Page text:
Jerome Schwartz lived here in 1907. His amorous flirtatious landed him in jail on May 2 that year. The diminutive Schwartz, "who says he is a native of Puerto Rico," according to The Evening Telegram, was down the block at 78th Street and Third Avenue when he got an enormous surprise.
Also on the corner was plain clothes Police Inspector Dillon. He told the court, "he saw the prisoner, a dapper little man, sidle up to several women and peer into their faces in an annoying manner." Dillon walked up and grabbed Schwartz by the collar. Because he was not in uniform, Schwartz had no way of realizing Dillon was a policeman. He swung the suitcase he was carrying against Dillon's face.
The Evening Telegram reported, "Dillon picked up his prisoner as a small boy and tucked him under his arm, in which manner he was conveyed to the East Sixty-seventh street station and locked up." Called a "masher" by the newspaper, Schwartz was released the following day after paying a $10 fine for "annoying women."
Boarding here by 1916 was Emil Picht, a tailor. He had come to America in 1911 from Berlin, German where he had operated a ladies' tailor shop. He had also served in the German army for seven years with the rank of lieutenant.
Picht was still renting a room at 237 East 78th Street two years later. As it turns out, his ladies' tailoring shop worked well for his other passion--cross dressing. On Saturday night, July 27, 1918 Picht left the house in full drag. It was a risky thing to do, since transvestitism was illegal and, to make matters worse, anti-German sentiments following World War I were high.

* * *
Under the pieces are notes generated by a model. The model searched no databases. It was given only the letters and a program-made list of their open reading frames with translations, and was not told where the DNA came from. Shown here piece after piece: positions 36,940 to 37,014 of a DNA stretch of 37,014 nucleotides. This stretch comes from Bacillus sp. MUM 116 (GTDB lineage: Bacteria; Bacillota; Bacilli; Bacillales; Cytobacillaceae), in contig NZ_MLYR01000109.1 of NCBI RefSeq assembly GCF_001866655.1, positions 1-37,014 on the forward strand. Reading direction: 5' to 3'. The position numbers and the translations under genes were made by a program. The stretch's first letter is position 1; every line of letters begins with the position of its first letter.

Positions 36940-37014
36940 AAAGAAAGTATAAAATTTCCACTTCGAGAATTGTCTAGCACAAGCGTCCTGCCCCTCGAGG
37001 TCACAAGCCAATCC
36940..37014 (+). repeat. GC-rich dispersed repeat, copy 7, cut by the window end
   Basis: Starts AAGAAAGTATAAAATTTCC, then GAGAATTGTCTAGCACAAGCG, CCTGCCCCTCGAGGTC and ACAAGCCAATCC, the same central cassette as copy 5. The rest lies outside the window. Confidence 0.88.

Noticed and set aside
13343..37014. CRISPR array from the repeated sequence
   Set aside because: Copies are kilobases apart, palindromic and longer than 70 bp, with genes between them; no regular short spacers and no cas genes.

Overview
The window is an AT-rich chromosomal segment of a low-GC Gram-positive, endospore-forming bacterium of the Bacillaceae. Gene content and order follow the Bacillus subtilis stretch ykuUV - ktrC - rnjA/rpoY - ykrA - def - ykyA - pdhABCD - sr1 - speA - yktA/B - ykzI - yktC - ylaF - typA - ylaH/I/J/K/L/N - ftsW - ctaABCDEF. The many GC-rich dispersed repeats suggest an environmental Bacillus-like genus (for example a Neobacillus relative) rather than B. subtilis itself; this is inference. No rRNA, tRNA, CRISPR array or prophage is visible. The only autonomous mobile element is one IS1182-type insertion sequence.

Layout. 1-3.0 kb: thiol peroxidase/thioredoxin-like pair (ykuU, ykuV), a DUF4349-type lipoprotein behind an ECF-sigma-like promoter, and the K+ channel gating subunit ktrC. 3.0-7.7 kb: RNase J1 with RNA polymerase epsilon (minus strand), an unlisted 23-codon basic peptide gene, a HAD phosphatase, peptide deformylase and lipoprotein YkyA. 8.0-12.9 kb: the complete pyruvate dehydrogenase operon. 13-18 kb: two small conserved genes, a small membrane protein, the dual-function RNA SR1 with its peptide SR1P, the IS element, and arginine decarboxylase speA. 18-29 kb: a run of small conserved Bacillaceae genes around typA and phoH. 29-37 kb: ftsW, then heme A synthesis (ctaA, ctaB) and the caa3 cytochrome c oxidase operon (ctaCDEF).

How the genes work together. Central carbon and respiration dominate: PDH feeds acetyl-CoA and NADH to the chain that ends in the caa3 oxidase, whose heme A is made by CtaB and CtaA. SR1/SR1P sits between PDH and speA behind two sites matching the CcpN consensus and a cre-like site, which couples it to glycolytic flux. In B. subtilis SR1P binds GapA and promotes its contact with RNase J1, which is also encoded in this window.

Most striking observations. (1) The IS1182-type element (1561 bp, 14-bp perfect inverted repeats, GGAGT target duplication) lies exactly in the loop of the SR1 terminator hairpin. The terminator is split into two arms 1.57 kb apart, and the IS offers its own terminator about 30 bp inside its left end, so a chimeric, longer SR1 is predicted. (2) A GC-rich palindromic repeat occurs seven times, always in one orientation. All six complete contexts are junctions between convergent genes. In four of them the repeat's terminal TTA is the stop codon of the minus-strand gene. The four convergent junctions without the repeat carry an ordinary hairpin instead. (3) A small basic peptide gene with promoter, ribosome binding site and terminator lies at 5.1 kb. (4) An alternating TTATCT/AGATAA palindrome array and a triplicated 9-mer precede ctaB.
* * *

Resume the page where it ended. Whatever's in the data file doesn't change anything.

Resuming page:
Unfortunately for the 42-year-old, he was spotted at Madison Avenue and 86th Street and arrested. The Sun rather derisively noted that he "was a good looking 'woman' when he was picked up." The newspaper said he "insisted that he dolled up to entrap a man who had insulted his sweetheart." Officers came to the East 78th Street house and searched his room, where they found "a large assortment of women's wearing apparel."
After sitting in jail for two days, Picht appeared before Magistrate Sims on Tuesday, July 30. He stuck to his improbable alibi. It did not turn out well for the immigrant tailor. The judge turned him over to the Department of Justice "for interment as an alien."
The Yorkville neighborhood was heavily German by now and over the decades 237 East 78th Street would see a succession of German surnames. In 1920, for instance, Elizabeth Spannhake sold the property to Edward A. Bielefeld.
It was still being operated as a rooming house. In 1936 actor Thurman Jackson was on the Federal Government's list of voters for the Communist Party. He would remain in the house at least through 1940.
In the summer of 1936, Jackson had the role of Captain Sam Rogers in the Work Progress Administration's play Turpentine at the Lafayette Theatre. It was possibly the stress of the Great Depression and the financial hardships that actors and artists were undergoing that took its toll on him.
During the performance on the evening of August 20, Jackson collapsed. He was taken to Harlem Hospital "seriously ill," according to The New York Age. There Dr. Hackett said he "was suffering from a severe neurotic condition brought on by extreme taxation of the nervous system."
Most likely because of its narrow proportions, the house was never divided into apartments, and continues as a single-family residence today.
photographs by the author